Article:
Note: The following map was prepared by Lieutenant-Colonel Ralph Peters. It was published in the Armed Forces Journal in June 2006, Peters is a retired colonel of the U.S. National War Academy. (Map Copyright Lieutenant-Colonel Ralph Peters 2006).

Greater Israel

The fracture of Syria and Iraq including the formation of an independent Kurdish State is intimately related to the Zionist project of a Greater Israel (see Map below which identifies the “Promised Land”)

Israeli forces are involved covertly in Northern Syria against Turkey in coordination with the US military in Rojava (Syrian Kurdistan)

The “Greater Israel” project consists in weakening and eventually fracturing neighboring Arab states as part of a US-Israeli expansionist project, with the support of NATO and Saudi Arabia. In this regard, the Saudi-Israeli rapprochement is from Netanyahu’s viewpoint a means to expanding Israel’s spheres of influence in the Middle East as well as confronting Iran. Needless to day, the “Greater Israel” project is consistent with America’s imperial design. (Michel Chossudovsky, Global Research, December 2017)

“Greater Israel” consists in an area extending from the Nile Valley to the Euphrates.

Inter-NATO Divisions

One assumes that Trump’s advisory team is acutely aware of these inter-NATO divisions as well as the role of the broader structure of military alliances, which –from a strategic standpoint– has contributed to weakening the US.

Under these circumstances, one would expect that the hawkish war cabinet would advise the US Commander in Chief not to initiate at this juncture a major military campaign against Syria (i.e. similar to Iraq or Afghanistan). This course of action which consists in putting a major theater war on hold, does not however exclude the conduct of so-called punitive bombings to which both Russia and Syria would no doubt react. Nor does it exclude postponing major military action (including an invasion) to a later date.

The conduct of a military campaign led by Israel (with US support) against Lebanon, however, cannot be excluded.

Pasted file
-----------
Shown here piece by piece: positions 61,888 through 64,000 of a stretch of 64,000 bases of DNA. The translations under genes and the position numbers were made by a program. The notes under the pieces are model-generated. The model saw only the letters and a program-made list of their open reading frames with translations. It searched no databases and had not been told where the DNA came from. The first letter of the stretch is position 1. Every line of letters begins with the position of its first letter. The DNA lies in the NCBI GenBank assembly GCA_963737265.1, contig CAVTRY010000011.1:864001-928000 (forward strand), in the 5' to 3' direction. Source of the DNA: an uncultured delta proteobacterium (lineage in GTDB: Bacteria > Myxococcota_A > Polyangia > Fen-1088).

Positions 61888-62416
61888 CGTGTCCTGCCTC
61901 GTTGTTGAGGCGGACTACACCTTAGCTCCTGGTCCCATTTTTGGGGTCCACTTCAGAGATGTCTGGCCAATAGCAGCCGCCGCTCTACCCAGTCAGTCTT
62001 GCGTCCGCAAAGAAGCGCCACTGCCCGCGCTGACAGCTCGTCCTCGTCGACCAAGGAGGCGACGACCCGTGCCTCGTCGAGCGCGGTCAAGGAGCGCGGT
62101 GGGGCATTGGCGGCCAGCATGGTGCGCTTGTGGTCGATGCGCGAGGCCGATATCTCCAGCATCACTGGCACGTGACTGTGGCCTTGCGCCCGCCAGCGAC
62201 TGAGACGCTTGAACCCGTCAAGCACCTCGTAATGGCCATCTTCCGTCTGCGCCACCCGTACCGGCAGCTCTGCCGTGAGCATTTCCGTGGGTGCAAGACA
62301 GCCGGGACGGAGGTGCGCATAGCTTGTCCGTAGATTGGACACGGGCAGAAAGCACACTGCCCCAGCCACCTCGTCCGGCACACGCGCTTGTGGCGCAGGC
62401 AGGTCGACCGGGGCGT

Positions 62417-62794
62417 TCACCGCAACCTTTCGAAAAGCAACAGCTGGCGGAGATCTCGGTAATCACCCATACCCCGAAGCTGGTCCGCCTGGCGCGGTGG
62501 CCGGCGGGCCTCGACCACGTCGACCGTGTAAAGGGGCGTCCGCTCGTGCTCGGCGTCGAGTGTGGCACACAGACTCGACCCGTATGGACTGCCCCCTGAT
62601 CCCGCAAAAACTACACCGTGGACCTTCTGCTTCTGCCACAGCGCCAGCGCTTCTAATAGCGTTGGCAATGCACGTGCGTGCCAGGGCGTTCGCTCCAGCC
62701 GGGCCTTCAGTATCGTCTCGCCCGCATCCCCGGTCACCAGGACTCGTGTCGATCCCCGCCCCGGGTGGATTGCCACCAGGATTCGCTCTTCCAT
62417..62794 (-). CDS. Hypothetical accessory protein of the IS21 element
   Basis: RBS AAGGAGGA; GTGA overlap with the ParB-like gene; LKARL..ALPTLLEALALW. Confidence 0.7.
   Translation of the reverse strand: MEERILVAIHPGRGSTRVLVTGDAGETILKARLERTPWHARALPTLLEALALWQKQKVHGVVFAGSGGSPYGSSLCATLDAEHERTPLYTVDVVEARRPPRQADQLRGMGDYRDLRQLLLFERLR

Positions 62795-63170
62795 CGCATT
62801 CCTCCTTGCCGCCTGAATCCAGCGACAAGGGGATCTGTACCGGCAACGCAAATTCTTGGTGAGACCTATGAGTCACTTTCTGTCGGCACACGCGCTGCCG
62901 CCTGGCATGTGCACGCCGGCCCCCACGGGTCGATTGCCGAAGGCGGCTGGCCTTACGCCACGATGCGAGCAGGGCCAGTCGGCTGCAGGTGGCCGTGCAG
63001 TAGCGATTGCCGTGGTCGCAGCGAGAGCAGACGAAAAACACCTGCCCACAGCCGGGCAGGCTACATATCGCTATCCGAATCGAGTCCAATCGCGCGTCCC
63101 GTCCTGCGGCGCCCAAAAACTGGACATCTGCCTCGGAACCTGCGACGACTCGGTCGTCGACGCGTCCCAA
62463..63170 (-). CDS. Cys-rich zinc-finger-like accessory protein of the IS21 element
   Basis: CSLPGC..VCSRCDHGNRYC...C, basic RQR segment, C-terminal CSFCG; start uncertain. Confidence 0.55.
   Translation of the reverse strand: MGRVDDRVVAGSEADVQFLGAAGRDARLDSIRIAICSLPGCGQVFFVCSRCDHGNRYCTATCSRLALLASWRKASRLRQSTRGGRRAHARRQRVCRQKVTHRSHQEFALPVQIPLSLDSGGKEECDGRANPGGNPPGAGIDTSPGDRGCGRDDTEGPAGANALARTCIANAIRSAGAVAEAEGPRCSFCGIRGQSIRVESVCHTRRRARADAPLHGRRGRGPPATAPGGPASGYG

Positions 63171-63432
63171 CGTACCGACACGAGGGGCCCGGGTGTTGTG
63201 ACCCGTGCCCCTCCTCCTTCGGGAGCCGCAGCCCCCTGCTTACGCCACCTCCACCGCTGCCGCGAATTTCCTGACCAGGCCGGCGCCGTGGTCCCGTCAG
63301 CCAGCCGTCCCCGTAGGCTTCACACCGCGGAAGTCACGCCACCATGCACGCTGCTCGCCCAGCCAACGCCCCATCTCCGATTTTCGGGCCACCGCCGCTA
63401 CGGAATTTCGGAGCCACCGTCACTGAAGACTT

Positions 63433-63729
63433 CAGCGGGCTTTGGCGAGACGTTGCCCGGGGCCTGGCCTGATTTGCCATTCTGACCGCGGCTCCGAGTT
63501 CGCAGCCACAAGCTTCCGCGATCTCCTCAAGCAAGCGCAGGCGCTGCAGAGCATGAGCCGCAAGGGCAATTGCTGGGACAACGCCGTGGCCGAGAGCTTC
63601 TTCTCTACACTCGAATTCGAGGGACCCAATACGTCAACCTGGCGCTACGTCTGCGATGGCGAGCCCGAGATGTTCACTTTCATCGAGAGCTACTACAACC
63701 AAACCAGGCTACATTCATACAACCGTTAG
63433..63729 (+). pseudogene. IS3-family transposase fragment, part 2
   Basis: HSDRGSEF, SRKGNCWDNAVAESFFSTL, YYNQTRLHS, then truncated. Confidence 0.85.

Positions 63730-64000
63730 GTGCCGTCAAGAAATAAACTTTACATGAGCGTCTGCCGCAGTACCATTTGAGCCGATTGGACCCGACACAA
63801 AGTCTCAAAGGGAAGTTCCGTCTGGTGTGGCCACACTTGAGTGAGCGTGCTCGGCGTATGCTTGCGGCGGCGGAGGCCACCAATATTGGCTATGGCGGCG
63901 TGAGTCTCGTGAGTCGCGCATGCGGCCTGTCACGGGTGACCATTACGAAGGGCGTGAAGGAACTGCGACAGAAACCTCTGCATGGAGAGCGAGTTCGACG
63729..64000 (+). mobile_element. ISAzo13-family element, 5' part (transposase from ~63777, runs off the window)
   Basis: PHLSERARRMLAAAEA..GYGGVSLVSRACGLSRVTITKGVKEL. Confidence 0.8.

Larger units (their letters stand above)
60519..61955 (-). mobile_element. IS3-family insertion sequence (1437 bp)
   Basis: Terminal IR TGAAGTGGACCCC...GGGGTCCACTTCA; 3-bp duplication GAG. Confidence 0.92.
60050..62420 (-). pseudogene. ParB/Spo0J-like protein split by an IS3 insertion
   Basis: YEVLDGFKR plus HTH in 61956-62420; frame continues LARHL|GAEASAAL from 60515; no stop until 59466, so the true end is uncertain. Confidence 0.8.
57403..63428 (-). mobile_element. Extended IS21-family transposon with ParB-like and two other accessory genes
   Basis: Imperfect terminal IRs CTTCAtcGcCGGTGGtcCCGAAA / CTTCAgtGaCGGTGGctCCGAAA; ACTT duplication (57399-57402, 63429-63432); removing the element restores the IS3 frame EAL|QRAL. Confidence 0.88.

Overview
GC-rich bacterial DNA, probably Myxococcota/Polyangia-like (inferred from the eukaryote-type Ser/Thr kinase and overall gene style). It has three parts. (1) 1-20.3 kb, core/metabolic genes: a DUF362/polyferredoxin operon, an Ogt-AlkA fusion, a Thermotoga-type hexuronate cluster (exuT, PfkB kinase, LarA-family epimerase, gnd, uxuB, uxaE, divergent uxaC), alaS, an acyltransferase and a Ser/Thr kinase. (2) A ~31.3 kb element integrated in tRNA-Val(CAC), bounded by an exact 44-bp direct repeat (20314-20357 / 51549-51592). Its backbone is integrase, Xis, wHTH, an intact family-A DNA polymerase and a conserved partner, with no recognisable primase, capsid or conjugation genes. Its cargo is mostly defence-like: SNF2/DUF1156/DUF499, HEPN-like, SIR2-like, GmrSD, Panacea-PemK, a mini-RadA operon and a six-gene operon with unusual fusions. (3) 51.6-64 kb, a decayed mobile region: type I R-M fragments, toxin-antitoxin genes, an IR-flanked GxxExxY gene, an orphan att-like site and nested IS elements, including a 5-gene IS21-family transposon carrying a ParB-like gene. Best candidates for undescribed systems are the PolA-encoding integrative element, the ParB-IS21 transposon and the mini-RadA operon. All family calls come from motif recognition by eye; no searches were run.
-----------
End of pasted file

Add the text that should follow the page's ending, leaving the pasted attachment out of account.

The Ground War

Another factor which does not favor the conduct of a major US military intervention against Syria has to do with the nature of the ground war and the defeat of US proxy rebel forces throughout most of the country.

While the ground war opposing Turkey and America’s Kurdish proxies in Northern Syria is still ongoing, in Southern Syria, the conflict opposing Syrian government forces to al Qaeda affiliated rebels (which have been supported and financed by the Pentagon, NATO, Saudi Arabia and Israel) is more or less over following the liberation of Eastern Ghouta.

In turn, the Syrian government forces with the support of Russia have arranged for the evacuation of most of the Al Qaeda terrorists in air conditioned buses en route to Idlib which happens to be occupied by Turkish forces who are fighting US sponsored Kurdish rebels.

Moreover, with the defeat of the Al Qaeda affiliated rebels, most of the Western military advisers (embedded within Al Qaeda “opposition” forces), have also been evacuated from Southern Syria.

The Russian military in turn is in routine consultation with their Turkish counterparts which have facilitated the exodus of US supported “rebels’ as well their Western military advisers from Eastern Ghouta. Needless to say, the absence of active Western special forces on the ground constitutes an impediment to effectively waging a broader military campaign against Syria.

Concluding Remarks

As this article goes to Press, President Trump has intimated that “a final decision on possible military strikes against Syria … could happen “very soon or not so soon at all” following warnings by Defense Secretary Jim Mattis that “such an attack carried the risk of spinning out of control, suggesting caution ahead of a decision on how to respond to a [chemical weapons] attack against civilians last weekend [in Douma].”